Jehoshaphat's prayer had stayed itself on God's self-revelation in history, and on His gift of the land to their fathers. It had pleaded that the enemy's hostility was a poor 'reward' for Israel's ancient forbearance, and now, with a burst of agony, it casts down before God, as it were, Judah's desperate plight as outnumbered by the swarm of invaders and brought to their last shifts -- 'we have no might against this great company ... neither know we what to do.' But the very depth of despair sets them to climb to the height of trust. That is a mighty 'But,' which buckles into one sentence two such antitheses as confront us here. 'We know not what to do, but our eyes are upon Thee' -- blessed is the desperation which catches at God's hand; firm is the trust which leaps from despair!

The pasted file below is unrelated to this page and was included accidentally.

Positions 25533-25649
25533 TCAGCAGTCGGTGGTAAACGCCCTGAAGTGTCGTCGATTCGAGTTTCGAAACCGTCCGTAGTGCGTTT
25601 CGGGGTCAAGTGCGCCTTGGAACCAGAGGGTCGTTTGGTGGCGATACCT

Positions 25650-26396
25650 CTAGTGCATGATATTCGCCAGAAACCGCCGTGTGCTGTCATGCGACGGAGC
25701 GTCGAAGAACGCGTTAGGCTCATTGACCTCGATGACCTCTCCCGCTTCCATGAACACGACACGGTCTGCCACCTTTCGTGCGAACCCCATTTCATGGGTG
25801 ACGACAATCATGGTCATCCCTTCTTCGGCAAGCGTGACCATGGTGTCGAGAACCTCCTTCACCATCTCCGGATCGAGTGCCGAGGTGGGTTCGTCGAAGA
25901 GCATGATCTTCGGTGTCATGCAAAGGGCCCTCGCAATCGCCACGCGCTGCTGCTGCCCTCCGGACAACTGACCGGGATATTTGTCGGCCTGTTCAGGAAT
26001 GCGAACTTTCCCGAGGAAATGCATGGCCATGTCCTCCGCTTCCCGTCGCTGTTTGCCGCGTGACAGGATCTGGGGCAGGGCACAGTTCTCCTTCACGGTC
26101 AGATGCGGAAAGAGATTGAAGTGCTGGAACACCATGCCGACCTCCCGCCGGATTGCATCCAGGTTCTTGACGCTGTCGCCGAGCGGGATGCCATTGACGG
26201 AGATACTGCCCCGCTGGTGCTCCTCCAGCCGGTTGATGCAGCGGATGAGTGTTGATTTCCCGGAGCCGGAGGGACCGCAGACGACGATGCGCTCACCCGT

The helplessness is always a fact, though most of us manage to get along for the most part without discovering it. We are all outnumbered and overborne by the claims, duties, hindrances, sorrows, and entanglements of life. He is not the wisest of men who, facing all that life may bring and take away, all that it must bring and take away, knows no quiver of nameless fear, but jauntily professes himself ready for all that life can inflict. But there come moments in every life when the false security in which shallow souls wrap themselves ignobly is broken up, and then often a paroxysm of terror or misery grips a man, for which he has no anodyne, and his despair is as unreasonable as his security. The meaning of all circumstances that force our helplessness on us is to open to us Jehoshaphat's refuge in his -- 'our eyes are upon Thee.' We need to be driven by the crowds of foes and dangers around to look upwards. Our props are struck away that we may cling to God. The tree has its lateral branches hewed off that it may shoot up heavenward. When the valley is filled with mist and swathed in evening gloom, it is the time to lift our gaze to the peaks that glow in perpetual sunshine. Wise and happy shall we be if the sense of helplessness begets in us the energy of a desperate faith. For these two, distrust of self and glad confidence in God, are not opposites, as naked distrust and trust are, but are complementary. He does not turn his eyes to God who has not turned them on himself, and seen there nothing to which to cling, nothing on which to lean. Astronomers tell us that there are double stars revolving round one axis and forming a unity, of which the one is black and the other brilliant. Self-distrust and trust in God are thus knit together and are really one.